He has also lectured to physicians, medical students and professional organizations all over the world. In 2007, he pondered, “Would Lincoln have survived if he was shot today?” at UMSOM’s annual historical clinicopathological conference and concluded that modern medicine likely would have saved the former U.S. president.
Dr. Scalea is a member of a host of trauma organizations and served as President of the American Association for the Surgery of Trauma and the Western Trauma Association and Executive Director of the Pan American Trauma Society. He is a member of the American Trauma Society and the American College of Surgeons Committee on Trauma. He was featured in two TV programs about Shock Trauma – “The Critical Hour: Shock Trauma” in 2004 and “Shock Trauma: Edge of Life” in 2015.
He credits his mother, Anne Scalea, with instilling in him a deep-seated desire to serve. “When I was a kid, my mama said to me 10,000 times, ‘You do for others before you do for yourself.’ It was the motto in my house. It’s how I have lived my life,” he said.
Dr. Scalea, who still performs about 600 surgeries a year, said he loves his job and has no plans to retire. “It’s who I am, it’s what I do, it’s the only life I know,” he said. “It’s what I will do until I can’t do it anymore.”
“I’m always on call. I’m always at the ready,” he said. “If the phone rings and somebody needs help, the answer is, ‘I’m on my way.’”
About the R Adams Cowley Shock Trauma Center
The R Adams Cowley Shock Trauma Center, University of Maryland was the first fully integrated trauma center in the world and remains at the epicenter for trauma research, patient care and teaching, both nationally and internationally today. Shock Trauma is where the "golden hour" concept of trauma was born and where many lifesaving practices in modern trauma medicine were pioneered. Shock Trauma is also at the heart of the Maryland's unparalleled Emergency Medical Service System. Learn more about Shock Trauma.
About the University of Maryland Medical Center
The University of Maryland Medical Center (UMMC) is comprised of two hospital campuses in Baltimore: the 800-bed flagship institution of the 13-hospital University of Maryland Medical System (UMMS) — and the 200-bed UMMC Midtown Campus, both academic medical centers training physicians and health professionals and pursuing research and innovation to improve health. UMMC's downtown campus is a national and regional referral center for trauma, cancer care, neurosciences, advanced cardiovascular care, women's and children's health, and has one of the largest solid organ transplant programs in the country. All physicians on staff at the downtown campus are clinical faculty physicians of the University of Maryland School of Medicine. The UMMC Midtown Campus medical staff is predominately faculty physicians specializing in diabetes, chronic diseases, behavioral health, long-term acute care and an array of outpatient primary care and specially services. UMMC Midtown has been a teaching hospital for 140 years and is located one mile away from the downtown campus. For more information, visit www.umm.edu.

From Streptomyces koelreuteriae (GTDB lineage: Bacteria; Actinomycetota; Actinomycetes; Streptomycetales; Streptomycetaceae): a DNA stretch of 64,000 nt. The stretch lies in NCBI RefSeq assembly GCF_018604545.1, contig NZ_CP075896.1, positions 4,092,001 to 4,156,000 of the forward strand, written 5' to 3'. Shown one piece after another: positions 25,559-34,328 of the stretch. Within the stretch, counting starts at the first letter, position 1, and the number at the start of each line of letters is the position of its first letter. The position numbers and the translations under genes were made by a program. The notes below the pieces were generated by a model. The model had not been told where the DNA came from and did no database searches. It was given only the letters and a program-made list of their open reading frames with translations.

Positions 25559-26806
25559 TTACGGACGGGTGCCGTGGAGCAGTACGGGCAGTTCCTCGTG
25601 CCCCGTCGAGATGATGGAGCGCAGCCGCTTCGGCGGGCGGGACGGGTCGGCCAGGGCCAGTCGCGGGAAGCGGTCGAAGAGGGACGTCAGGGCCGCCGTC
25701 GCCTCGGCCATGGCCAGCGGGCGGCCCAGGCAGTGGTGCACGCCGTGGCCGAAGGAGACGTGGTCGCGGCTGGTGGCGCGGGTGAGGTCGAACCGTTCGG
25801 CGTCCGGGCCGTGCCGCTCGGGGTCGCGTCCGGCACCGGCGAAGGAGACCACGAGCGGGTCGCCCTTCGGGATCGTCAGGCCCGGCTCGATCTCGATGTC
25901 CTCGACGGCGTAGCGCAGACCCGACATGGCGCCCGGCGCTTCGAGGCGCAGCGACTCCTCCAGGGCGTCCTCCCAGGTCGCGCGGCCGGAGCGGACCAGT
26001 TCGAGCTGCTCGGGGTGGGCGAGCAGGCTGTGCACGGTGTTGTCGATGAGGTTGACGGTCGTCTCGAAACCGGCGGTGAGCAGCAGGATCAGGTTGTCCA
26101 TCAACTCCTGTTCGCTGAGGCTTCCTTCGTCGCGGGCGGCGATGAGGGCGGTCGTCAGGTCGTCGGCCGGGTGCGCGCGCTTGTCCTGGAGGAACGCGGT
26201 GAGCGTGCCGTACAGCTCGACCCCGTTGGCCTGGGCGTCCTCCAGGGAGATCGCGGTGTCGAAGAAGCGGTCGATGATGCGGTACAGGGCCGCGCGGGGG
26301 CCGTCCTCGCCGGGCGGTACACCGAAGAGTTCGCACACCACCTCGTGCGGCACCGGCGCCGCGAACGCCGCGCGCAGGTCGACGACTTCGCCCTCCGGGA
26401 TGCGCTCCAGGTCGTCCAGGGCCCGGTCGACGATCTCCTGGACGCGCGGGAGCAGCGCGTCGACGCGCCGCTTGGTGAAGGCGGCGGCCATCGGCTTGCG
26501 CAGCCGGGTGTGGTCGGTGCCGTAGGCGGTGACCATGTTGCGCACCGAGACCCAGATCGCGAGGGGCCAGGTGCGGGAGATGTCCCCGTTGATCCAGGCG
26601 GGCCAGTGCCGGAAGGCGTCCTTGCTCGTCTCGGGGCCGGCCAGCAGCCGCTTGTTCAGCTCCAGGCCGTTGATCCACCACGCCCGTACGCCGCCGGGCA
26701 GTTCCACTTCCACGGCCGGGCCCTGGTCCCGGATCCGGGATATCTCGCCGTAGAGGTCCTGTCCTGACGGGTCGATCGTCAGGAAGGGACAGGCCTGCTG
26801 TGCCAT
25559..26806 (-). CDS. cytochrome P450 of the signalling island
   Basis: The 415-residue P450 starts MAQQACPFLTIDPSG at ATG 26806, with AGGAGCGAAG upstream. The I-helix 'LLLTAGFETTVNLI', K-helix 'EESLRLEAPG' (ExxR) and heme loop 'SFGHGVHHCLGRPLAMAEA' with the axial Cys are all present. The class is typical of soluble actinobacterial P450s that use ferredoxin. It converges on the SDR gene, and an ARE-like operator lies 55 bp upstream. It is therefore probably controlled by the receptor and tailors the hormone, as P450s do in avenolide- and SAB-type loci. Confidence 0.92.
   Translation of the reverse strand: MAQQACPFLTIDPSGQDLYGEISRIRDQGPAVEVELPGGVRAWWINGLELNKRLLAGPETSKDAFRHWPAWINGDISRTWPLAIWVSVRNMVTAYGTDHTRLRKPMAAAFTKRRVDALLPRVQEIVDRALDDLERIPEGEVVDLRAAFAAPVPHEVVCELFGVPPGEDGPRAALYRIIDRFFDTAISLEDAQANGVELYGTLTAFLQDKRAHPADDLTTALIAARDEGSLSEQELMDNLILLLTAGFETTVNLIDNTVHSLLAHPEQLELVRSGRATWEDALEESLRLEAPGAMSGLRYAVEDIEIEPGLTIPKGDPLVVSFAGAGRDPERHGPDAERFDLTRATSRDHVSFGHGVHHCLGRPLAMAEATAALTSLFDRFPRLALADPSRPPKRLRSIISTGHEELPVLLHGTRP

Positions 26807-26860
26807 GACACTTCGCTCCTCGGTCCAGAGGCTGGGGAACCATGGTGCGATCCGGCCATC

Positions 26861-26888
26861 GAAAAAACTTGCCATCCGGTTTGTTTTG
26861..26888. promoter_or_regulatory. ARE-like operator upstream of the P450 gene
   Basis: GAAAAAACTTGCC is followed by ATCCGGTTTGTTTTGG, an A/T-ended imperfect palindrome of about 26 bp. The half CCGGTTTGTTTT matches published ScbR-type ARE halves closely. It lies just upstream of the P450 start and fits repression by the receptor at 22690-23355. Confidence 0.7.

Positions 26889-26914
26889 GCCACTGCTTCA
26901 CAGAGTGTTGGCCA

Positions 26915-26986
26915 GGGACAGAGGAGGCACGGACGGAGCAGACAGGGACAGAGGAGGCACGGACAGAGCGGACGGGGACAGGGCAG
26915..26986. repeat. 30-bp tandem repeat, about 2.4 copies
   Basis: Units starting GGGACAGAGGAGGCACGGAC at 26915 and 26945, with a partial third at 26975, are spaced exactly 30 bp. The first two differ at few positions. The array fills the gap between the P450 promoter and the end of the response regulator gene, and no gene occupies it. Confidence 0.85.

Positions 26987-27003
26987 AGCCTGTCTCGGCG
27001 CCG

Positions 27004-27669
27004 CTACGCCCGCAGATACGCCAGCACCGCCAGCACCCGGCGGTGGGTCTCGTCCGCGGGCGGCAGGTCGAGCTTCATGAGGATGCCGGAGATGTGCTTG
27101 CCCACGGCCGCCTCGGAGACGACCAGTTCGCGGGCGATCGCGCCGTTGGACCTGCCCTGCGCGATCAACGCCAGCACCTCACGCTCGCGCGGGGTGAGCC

About the University of Maryland School of Medicine
Now in its third century, the University of Maryland School of Medicine was chartered in 1807 as the first public medical school in the United States. It continues today as one of the fastest growing, top-tier biomedical research enterprises in the world -- with 46 academic departments, centers, institutes, and programs, and a faculty of more than 3,000 physicians, scientists, and allied health professionals, including members of the National Academy of Medicine and the National Academy of Sciences, and a distinguished two-time winner of the Albert E. Lasker Award in Medical Research. With an operating budget of more than $1.2 billion, the School of Medicine works closely in partnership with the University of Maryland Medical Center and Medical System to provide research-intensive, academic and clinically based care for nearly 2 million patients each year. The School of Medicine has nearly $600 million in extramural funding, with most of its academic departments highly ranked among all medical schools in the nation in research funding. As one of the seven professional schools that make up the University of Maryland, Baltimore campus, the School of Medicine has a total population of nearly 9,000 faculty and staff, including 2,500 students, trainees, residents, and fellows. The combined School of Medicine and Medical System (“University of Maryland Medicine”) has an annual budget of over $6 billion and an economic impact of nearly $20 billion on the state and local community. The School of Medicine, which ranks as the 8th highest among public medical schools in research productivity (according to the Association of American Medical Colleges profile) is an innovator in translational medicine, with 606 active patents and 52 start-up companies. In the latest U.S. News & World Report ranking of the Best Medical Schools, published in 2021, the UM School of Medicine is ranked #9 among the 92 public medical schools in the U.S., and in the top 15 percent (#27) of all 192 public and private U.S. medical schools. The School of Medicine works locally, nationally, and globally, with research and treatment facilities in 36 countries around the world. Visit medschool.umaryland.edu